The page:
I think most of the advice I dispense is common sense. Spend less than you earn. Make plans. Set goals. Document the progress. For most people (me included), it’s tough to stay motivated. Here are some tactics I used to keep my goal in sight and my financial avatar galvanized.
Tip 1: Email your future self to celebrate and recognize how far you’ve come
One of my favorite websites is Future Me. Here you can write a letter to yourself and pick a date to have it delivered to your email account. I try to do this every month or so because I LOVE receiving emails from the past. Here is an excerpt of one I received a few days ago from 2011-Thriftygal.
You’re sad and you’re frustrated. Because it’s past 3 am and you’re still at work and you’re rather an incompetent little fuzzball.
Are you out of debt yet? Does it feel awesome? $42,685 left.
I wish I were you.
I don’t mean to brag or harp on this, but I love my life now and all the Future Me emails I currently send are optimistic and cheerful. I wake up when I want. I go to bed when I want. I eat. I bike. I walk. I swim. I travel. I read. I hammock. I write. I meet friends old and new. I look forward to every day. I’m sure that your ideal post-work life will differ from mine, but the point is that money gives you the freedom to make your life what you want it to be. Don’t waste it on things and stuff and junk.
Set small mini goals and remind yourself of the victories along the way. It’s all about the progress.
Tip 2: Place a motivational quote on your phone.
I know. I know. Cheesy! But I had a quote on my Blackberry so I could read it every time I had to unlock my phone — an action I performed several dozen times a day. Big Law is lucrative and I am extremely grateful for my time at my firm, but I always felt shackled to that device. That world came with many many perks, but in return, you give up your life. You agree to put work first. Before family. Before friends. Before vacations. Before sleep. Every time I saw that little red light flash signalling a new email, I would first get to read this –
“Normal is getting dressed in clothes that you buy for work and driving through traffic in a car that you are still paying for – in order to get to the job you need to pay for the clothes and the car, and the house you leave vacant all day so you can afford to live in it.”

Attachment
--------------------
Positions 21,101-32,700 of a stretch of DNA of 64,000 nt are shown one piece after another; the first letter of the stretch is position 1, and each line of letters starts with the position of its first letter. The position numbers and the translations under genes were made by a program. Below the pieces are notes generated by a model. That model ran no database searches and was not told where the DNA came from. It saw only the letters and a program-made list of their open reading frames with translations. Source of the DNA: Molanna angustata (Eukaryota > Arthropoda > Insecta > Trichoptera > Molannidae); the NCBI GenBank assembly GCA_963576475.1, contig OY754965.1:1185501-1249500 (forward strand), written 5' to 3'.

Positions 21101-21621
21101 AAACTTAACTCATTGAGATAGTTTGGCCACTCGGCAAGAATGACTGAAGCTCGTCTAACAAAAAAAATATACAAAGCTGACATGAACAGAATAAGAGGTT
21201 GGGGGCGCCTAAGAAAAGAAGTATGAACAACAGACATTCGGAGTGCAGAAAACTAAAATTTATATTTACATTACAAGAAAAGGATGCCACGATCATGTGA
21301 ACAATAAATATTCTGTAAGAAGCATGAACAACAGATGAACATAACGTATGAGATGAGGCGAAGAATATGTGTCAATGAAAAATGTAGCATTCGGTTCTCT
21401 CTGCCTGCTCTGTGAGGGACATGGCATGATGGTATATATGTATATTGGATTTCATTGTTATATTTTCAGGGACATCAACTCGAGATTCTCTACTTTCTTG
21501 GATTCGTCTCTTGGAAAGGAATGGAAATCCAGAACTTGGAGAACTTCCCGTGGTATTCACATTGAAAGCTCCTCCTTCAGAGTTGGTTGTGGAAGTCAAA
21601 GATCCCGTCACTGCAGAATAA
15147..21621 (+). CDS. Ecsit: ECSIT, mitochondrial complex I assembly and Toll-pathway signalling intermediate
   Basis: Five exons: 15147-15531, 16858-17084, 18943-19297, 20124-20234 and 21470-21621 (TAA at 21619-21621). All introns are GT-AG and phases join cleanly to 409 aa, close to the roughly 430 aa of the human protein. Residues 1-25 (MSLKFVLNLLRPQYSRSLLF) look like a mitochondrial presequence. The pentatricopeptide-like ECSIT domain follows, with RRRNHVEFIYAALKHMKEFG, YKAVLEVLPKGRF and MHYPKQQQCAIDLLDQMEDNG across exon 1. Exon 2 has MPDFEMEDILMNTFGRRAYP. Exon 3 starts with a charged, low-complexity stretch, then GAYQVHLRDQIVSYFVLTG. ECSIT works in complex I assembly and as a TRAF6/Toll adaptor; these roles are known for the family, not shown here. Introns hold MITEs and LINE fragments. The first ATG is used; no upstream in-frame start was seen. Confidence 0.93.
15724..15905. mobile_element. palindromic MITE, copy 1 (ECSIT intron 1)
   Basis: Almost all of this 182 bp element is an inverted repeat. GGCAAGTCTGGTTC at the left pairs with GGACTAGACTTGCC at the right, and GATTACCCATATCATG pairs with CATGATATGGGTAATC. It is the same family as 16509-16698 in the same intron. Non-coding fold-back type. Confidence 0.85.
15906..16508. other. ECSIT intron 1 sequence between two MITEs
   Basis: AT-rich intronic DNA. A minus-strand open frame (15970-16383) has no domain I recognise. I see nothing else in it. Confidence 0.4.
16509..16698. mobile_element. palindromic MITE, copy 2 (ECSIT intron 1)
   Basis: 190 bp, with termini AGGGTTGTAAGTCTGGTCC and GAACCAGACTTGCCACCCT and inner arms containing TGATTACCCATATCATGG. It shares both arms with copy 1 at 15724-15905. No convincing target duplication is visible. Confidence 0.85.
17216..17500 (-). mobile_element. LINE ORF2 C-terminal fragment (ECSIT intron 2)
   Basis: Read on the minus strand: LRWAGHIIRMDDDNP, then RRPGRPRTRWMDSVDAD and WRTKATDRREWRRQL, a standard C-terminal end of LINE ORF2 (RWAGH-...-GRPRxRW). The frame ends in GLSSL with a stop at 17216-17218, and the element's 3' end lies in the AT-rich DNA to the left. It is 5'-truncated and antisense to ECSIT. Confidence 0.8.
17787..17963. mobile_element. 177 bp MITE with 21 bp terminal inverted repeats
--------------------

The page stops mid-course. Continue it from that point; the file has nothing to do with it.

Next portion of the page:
– Ellen Goodman
Tip 3: Take Vitamin D
You’re right; this has nothing to do with personal finance, but I couldn’t think of a third financial tip that I actually did and that I haven’t already written about. And since taking this pill has made such a mindbogglingly enormous difference in the quality of my life, I would feel remiss not to pass on this tip.
I receive a physical every year and the only major comment my doctor ever has is to note my cripplingly low levels of vitamin D. For years, I would buy a big bottle of the pills and then neglect to take them after a week or so. I now keep a resolutions chart and I give myself a smiley face when I remember to take it. When I do take it regularly, I feel like a different person. I can get up in the morning with ease. I’m not tired during the day. I have energy.
Obligatory lawyer comment: I’m not a doctor and this is just anecdotal! If you’re tired all the time, consider asking your doctor to check your vitamin D levels.
Tip 4: Create challenge months for yourself
Okay, I just thought of another of my financial quirks. Over the past five years, I would occasionally think up new “Operations” for myself and add them to the resolutions chart I mentioned in tip 3. These challenges usually lasted a month and had ridiculously long names. I used this exercise to entertain my financial avatar and to understand myself better. Here’s a list of some of my operations.
- Operation Use Only Cash Except for Rent and Utilities, Of Course
- Operation Use No Cash and Charge Everything
- Operation Buy Whatever Even Briefly Tempts You, But Evaluate the Purchase Two Months Later to See if it Made Your Life Better
- Operation Don’t Eat Out Except If You’re Ordering In and Eating at Your Desk
- Operation Don’t Eat Alone
- Operation Don’t Buy Anything New
- Operation Shop Every Weekend
You can do anything for a month. I started to recognize what worked for me after trying these experiments. I understand that I’m lazy and can’t track cash. I can now predict better which of my Wants are fleeting and disregard it quicker. I also now immediately buy whatever Want I feel would make my life better. I found out that I used to eat a lot of meals at my desk. I reinforced my belief that shopping sucks.
I initially drafted this tip as its own post, but I think the operation names are pretty self-explanatory. You learn about yourself by going outside your routine and your comfort zone. Try it. Make up your own operation and tell me about it.